Readers responded to our ‘The Right Place for the Right Price’ feature on condos

Readers of Washingtonian.com recently shared their opinions on our “The Right Place for the Right Price” feature, an article that was intended to expose potential issues with new developments that are hoping to turn…

Readers responded to our ‘The Right Place for the Right Price’ feature on condos

Readers of Washingtonian.com recently shared their opinions on our “The Right Place for the Right Price” feature, an article that was intended to expose potential issues with new developments that are hoping to turn central Washington into a “condo paradise.”

We chose that title because it represents the image many people have of condos in Washington: smart, sleek, mostly rental — but pretty.

While we didn’t suggest that was a true representation of the typical Washington condominium, we also didn’t disagree with our readers who shared the vision of condo towers in DC as being high-rise neighborhoods with open sidewalks and pretty buildings. While the growth of condos in DC is nothing new, it is getting faster, says the neighborhood’s mayor, Muriel Bowser, who opened up her office to write about the subject.

Here’s how some of you interpreted our content:

If condos should be a trendy, no-brainer neighborhood, why are they so expensive?

I do not believe we should allow condos to become even more expensive, especially ones that further diminish and will further congest our neighborhoods that we call home. While we know that our condos are meant to be a home for income, I believe that we should all find a way to make way for reasonable supply.

How will new development spoil the lively neighborhood?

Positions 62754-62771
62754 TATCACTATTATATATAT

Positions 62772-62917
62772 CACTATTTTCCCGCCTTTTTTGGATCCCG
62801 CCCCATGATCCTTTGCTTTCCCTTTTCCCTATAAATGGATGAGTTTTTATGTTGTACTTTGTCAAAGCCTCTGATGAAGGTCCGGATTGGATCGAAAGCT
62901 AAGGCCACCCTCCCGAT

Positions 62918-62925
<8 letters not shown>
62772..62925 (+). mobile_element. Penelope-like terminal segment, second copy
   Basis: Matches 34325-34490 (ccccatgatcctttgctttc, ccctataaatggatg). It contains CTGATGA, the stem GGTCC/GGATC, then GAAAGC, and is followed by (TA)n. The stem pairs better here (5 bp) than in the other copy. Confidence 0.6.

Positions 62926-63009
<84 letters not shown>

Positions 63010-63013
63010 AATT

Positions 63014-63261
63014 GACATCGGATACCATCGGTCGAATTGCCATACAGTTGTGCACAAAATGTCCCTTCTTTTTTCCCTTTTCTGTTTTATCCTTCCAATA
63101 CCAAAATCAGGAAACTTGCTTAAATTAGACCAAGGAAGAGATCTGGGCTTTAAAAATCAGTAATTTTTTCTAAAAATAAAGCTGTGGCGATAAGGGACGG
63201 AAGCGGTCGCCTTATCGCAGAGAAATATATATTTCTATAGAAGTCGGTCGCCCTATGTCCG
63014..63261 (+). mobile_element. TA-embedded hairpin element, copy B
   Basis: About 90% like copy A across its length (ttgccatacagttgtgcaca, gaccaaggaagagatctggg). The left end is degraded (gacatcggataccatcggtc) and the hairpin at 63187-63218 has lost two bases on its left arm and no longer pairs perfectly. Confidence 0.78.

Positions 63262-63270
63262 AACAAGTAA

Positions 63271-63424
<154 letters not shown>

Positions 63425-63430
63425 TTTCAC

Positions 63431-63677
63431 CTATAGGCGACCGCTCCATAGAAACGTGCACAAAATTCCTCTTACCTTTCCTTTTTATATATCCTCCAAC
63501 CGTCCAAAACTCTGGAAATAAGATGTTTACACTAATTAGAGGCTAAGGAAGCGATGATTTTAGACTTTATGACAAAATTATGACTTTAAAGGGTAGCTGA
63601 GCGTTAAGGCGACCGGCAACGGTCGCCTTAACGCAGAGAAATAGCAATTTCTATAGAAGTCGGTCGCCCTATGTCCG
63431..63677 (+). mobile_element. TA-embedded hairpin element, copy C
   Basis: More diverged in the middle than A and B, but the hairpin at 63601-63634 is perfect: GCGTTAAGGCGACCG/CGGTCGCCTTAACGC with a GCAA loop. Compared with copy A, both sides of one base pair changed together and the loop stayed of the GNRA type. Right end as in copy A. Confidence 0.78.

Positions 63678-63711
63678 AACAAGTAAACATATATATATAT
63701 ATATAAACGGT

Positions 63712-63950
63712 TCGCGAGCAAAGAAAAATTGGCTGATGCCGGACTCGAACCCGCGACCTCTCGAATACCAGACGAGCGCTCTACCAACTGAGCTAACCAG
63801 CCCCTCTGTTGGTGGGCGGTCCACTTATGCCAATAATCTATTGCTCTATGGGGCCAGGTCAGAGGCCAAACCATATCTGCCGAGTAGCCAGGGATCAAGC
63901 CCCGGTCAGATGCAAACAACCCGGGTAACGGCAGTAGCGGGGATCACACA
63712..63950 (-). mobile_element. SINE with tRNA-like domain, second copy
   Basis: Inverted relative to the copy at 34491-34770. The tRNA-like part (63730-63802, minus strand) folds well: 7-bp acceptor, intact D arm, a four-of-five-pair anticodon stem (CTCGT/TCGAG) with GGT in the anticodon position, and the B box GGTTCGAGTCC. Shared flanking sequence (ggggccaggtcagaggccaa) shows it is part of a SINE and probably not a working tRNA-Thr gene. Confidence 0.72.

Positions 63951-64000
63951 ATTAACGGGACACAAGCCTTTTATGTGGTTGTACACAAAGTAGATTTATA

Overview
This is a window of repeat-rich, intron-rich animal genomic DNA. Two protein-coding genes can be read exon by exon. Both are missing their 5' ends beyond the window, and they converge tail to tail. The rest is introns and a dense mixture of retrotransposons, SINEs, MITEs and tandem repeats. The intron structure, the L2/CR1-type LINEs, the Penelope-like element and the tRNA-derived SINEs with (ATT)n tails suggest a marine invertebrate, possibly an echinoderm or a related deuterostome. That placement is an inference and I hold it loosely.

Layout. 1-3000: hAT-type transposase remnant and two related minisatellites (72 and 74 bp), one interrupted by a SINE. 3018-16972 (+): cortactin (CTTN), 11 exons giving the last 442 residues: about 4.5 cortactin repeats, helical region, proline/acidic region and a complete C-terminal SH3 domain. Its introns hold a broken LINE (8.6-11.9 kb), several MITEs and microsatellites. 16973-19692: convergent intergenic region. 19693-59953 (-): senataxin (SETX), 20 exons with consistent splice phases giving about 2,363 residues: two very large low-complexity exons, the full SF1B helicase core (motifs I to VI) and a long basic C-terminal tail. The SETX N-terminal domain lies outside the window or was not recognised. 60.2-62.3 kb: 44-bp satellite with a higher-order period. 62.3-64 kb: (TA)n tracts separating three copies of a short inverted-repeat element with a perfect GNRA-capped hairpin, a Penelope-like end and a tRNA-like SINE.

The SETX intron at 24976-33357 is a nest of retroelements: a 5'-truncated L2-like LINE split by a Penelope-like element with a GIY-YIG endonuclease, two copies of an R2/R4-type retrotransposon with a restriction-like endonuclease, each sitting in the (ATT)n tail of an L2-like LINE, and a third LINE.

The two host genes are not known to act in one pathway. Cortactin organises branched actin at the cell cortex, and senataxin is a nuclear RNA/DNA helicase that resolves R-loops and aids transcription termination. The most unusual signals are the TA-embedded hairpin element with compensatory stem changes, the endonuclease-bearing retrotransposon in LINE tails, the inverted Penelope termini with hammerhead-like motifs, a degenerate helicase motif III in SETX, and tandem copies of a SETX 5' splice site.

I am concerned as to the increase in construction and apartment buildings due to the influx of new investors. New construction doesn’t create new residents, and that will be to the detriment of the location, the different businesses in the area and the neighborhood as a whole.

Should this issue be handled by the DC city government?

The city has to find a balance between controlling how rents are controlled so that people can afford a living, but not at the expense of other residents’ ability to live and afford in the area. If we can’t provide a decent living and lower prices at the same time, then a compromise is necessary, and the first step is to rezone the current buildings to allow for more apartments, and maybe having the city change zoning laws so that certain types of housing, like townhouses, can be built in certain areas. These are some options that can be considered to help offset the growing prices and the rising number of condos while allowing for existing properties to be taken off the market.

Where are I supposed to go to live in the District of Columbia?

If you live in the District you should be encouraging new development, even if it comes at the expense of your neighborhood, but you should also realize that you may have to move. These new developments are the only way that District residents will have affordable, safe, and above all, comfortable housing options.

The ability to purchase property is essentially a luxury, and it makes little sense that we should expect homebuyers in the District to be able to buy a brand new unit for hundreds or thousands of dollars more than what the market is asking. It’s no wonder that we’re not getting many new buyers in the District. One reader summed it up well:

Developers are the only ones who seem to make a profit from working here. Buyers are the only ones who pay for the schools, drainage, streets, zoning, police, fire and public transportation, etc. So they don’t have a vested interest in the District.

Have any thoughts? We welcome your comments.

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